In a world where top performing employees are becoming a scarce commodity, finding the right people is critical for business success and stock market value. At a time where low birth and death rates are significantly shifting world demographics, the dilemmas of the 21st century are not only “Who will make up the workforce?”, yet more importantly “Who will own it?“ Universum’s global talent attraction index is based on the number of nominations by career seekers—in 12 of the world’s largest economies—for companies they would ideally like to work for. The relevance for companies: 1) This target group will soon graduate from top academic institutions and enter tomorrow’s workforce; 2) The index indicates the companies that are top-of-mind employers and to what extent; 3) These are the companies that have a competitive advantage in the “War for Talent”.
“Multinational corporations are increasingly aware of the current and future challenges of a shrinking workforce. To counter problems in securing their talent pipeline requires a talent attraction and employer branding strategy. The companies that will be able to draw this next generation of top talents are presented in Universum’s global talent attraction index 2010“, concluded Michal.
The index reveals some dramatic trends
When 70% of corporate value is from intangible assets (according to Accenture) and skill shortages are acute worldwide, being an attractive employer is critical to keep a sustained competitive advantage.
1. American multinationals increase their lead over the rest of the world.
Already in 2009 the American companies was the largest single group in the top 50 companies (20 among business students and 17 among engineering students – even not counting Big 4 and large management consulting firms as US organisations). This year the number is 24 for both lists.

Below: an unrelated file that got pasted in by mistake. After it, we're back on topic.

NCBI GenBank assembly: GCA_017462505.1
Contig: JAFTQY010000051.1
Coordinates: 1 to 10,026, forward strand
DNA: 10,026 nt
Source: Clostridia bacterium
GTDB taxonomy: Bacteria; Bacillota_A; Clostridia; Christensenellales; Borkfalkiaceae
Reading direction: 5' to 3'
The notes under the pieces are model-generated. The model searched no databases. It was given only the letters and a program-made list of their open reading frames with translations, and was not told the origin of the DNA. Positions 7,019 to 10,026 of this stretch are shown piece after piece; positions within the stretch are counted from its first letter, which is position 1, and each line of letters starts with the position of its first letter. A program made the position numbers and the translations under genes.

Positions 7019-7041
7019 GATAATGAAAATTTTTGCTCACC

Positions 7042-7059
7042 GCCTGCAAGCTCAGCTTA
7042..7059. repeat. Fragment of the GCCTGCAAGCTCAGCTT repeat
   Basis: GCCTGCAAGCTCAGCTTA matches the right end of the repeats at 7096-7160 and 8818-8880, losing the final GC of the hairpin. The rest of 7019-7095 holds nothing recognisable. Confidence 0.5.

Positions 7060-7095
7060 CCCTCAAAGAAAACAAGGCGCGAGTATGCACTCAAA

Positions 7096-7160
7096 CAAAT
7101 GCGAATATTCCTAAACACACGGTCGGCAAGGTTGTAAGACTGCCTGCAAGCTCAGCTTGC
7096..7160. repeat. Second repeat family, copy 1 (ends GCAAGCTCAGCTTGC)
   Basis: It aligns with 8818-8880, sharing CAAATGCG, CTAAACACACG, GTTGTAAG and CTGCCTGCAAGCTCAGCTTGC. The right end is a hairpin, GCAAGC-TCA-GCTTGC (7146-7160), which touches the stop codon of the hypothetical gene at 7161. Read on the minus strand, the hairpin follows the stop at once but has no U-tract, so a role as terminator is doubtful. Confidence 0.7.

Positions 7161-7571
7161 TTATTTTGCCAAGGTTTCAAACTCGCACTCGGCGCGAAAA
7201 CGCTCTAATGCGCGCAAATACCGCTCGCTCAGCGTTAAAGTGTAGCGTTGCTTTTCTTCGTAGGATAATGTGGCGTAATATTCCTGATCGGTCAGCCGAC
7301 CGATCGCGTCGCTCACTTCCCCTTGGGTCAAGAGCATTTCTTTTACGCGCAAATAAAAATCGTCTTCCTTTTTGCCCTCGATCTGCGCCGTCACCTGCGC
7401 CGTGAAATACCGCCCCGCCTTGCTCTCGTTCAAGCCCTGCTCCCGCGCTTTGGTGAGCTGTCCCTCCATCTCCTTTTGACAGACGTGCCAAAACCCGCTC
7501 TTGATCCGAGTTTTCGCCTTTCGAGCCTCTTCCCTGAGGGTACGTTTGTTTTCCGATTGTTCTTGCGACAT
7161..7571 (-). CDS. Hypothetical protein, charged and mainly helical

“It seems that despite the challenges to the supremacy of the Anglo-Saxon capitalist model, the American corporations are increasingly the preferred destination for global top talent. They are often perceived as the true international organisations, where nationality will not stand in your way to the top”, said Michal.
“An interesting sign of things to come is that for the first time ever there is a Chinese company in top 50 – Lenovo nr 44 among engineers” commented Michal.
2. Employer Brands decoupled more and more from Corporate Brands.
Comparing the list of the most attractive employers with the list of most admired companies (by Fortune) or most valuable brands (by Interbrand), it is clear that extremely attractive employers do not depend as much on their consumer or corporate brands. The overlap between the rankings above and Universum’s global index is only half.
3. Companies that help talent develop the “me brand” are more attractive.
The world’s global talent are concerned about their own development and outside image. For that reason, they tend to choose companies that provide professional training and development, a good reference to a future career and organisations that have leaders who’ll support their development. The big 4 auditing firms just happen to be perceived by the talent group as fulfilling these important selection criteria.
4. Perception of industry and brand are interdependent.
Due to the banking and investment sector being perceived as responsible for one of the world’s largest economic meltdowns in history, employers in the industry have lost their appeal as a great place to kick-start one’s career. Management consulting companies have also dropped in the rankings, often linked to the banking and investment sector, and may have been perceived as part of the problem for past financial mismanagement. Due to public consciousness of environment issues companies in the Oil & Gas industry also face challenges to attract top talent and have also experienced a drop in the rankings this year.
About Universum’s Global Talent Attraction Index
The global top 50 is based on the frequency of being selected as an “Ideal Employer” by career seekers in the world’s 12 largest economies: U.S., Japan, China, Germany, France, U.K., Italy, Brazil, Spain, Canada, Russia and India. The target group is comprised of close to 130,000 career seekers, who are studying for degrees in one of the world’s reputed academic institutions.